Thursday, February 23, 2017

Movie Review: Get Out does thrillers right

So let's cut to the chase.  Go see Get Out!  Now to the review.

Get Out is a very well-constructed psychological  thriller that keeps you engaged from start to finish.  Following a brief intro scene that sets the ominous tone of the movie the story starts with an interracial couple Chris and Rose played by Daniel Kaluuya and Allison Williams having pillow talk and planning a weekend trip to visit her family who happen to be white but very open to diversity; much to Chris's pessimism.  Race is immediately introduced as a central theme in this movie and quickly rears its ugly head following an incident on the highway involving a police officer.  

Once the two reach her family's secluded home all appears well and events unfold as Rose said they would.  Chris gets pulled into a tour highlighting culturally significant artifacts from around the globe and awkward statements on race, learns her mother is a psychiatrist specializing in hypnosis, and meets her nutty ass brother. Thanks to Rose's preparation Chris plays it cool and survives the afternoon.

The movie is heavy in foreshadowing almost from the beginning and that actually adds to the fun as Chris is a character shrouded in common sense.  Because of this Chris and the audience become one as we see the same shit he sees and share similar reactions.  By his second day with Rose's family both the audience, Chris and his homeboy Rod (comedian Lil Rel) are saying get the hell out.  Unfortunately it is no easy task as more truths are revealed and Chris realizes the gravity of his situation.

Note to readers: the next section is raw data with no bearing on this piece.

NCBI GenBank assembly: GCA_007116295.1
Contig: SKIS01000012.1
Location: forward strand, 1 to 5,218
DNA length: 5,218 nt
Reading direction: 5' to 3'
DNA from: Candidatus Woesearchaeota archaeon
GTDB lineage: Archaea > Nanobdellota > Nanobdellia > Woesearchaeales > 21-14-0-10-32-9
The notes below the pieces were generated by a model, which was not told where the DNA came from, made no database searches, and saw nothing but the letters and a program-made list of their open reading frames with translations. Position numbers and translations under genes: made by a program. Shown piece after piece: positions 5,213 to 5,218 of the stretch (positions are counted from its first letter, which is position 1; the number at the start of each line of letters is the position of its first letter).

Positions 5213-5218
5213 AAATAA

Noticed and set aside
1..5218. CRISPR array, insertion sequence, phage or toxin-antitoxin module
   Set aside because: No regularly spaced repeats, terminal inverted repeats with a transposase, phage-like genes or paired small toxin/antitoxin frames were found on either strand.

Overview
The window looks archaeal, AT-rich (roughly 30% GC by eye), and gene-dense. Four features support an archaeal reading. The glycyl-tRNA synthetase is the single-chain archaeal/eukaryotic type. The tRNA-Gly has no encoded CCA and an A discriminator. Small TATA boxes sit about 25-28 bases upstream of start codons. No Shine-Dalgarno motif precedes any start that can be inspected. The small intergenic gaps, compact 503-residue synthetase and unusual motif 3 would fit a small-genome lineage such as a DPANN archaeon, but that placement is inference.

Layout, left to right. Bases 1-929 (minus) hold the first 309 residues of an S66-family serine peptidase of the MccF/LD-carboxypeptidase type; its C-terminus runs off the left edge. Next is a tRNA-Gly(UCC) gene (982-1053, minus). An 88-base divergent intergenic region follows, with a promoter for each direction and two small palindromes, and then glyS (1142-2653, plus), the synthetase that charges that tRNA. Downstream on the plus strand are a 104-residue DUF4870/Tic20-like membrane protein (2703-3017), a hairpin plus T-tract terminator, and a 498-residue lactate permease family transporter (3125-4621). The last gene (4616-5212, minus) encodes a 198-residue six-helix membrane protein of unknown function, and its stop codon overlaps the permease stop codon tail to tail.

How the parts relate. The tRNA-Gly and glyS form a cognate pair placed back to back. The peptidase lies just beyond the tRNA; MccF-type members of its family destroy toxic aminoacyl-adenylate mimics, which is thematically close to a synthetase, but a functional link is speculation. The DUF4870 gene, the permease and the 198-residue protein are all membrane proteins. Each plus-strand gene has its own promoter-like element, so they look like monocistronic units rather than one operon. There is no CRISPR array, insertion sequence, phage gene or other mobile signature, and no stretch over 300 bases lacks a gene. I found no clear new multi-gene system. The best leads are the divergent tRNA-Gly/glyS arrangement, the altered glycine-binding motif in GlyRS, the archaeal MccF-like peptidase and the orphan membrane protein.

The script is genius and has little to no plot holes.  In fact it is grounded in common sense which makes the movie more enjoyable.  For example, when Rose's nutty ass brother Jeremy is introduced Chris immediately goes on the defensive when he attempts to demonstrate a martial arts move on him.  In lesser movies this moment may have come off awkward or even campy but Chris did what most sane adults would do and nicely told Jeremey I'm not the one (I'm paraphrasing here) - nicely enough that Jeremy got the message and swallowed a chill pill.

Speaking of Jeremy, imagine if the Joker took a night off to kick it at home with his family to meet big sis' new black boyfriend, share funny family stories, and debate the effectiveness of Juijitsu...  pretty terrifying if you think about it.  His eyes said he was a problem and Chris knew it as quickly as the audience did, but not to what extent.

The writers did a great job with reveals which seemed more effective than a traditional single plot twist.  Again, a connected common sense was the real theme here.  Each reveal wasn't a huge dramatic event and did not disrupt the pace of the storytelling once Chris knew he was in a jam.  Each reveal was satisfying and seemed organic - nothing felt forced and it was gratifying that Chris' instincts aligned with the audience's.  It felt interactive and appropriate for a movie with themes such as hypnosis and being along for the ride.  Get Out felt like the love child of a video game and Being John Malcavich.

Having only been recently introduced to Kaluuya in the Netflix series Black Mirror, it is evident he has a lot to offer as an actor.  Williams on the other hand was convincing and would definitely make the cut if I was to take a white woman home to meet my family.  The Armitage parents played by Catherine Keener and Bradley Whitford went from cool to creepy to sinister real quick and yes...Chris was paying attention.  

In the end this movie is wildly entertaining and definitely worth spending your hard earned date money on.  Just be sure to take good notes in case you ever end up in an interracial relationship. Ask yourself what would Chris do if shit gets real because I  wouldn't want you going off for the weekend and being hypnotized into becoming a sex slave.  


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